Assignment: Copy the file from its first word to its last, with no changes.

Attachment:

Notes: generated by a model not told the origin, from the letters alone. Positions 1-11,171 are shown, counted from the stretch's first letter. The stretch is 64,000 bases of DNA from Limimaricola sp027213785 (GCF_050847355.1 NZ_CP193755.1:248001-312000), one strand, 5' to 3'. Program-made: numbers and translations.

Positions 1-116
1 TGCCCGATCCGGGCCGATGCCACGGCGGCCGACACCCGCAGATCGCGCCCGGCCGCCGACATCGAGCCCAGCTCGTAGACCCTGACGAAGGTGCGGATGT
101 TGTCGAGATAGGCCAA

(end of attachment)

Notes: generated by a model not told the origin, from the letters alone. Positions 1-11,171 are shown, counted from the stretch's first letter. The stretch is 64,000 bases of DNA from Limimaricola sp027213785 (GCF_050847355.1 NZ_CP193755.1:248001-312000), one strand, 5' to 3'. Program-made: numbers and translations.

Positions 1-116
1 TGCCCGATCCGGGCCGATGCCACGGCGGCCGACACCCGCAGATCGCGCCCGGCCGCCGACATCGAGCCCAGCTCGTAGACCCTGACGAAGGTGCGGATGT
101 TGTCGAGATAGGCCAA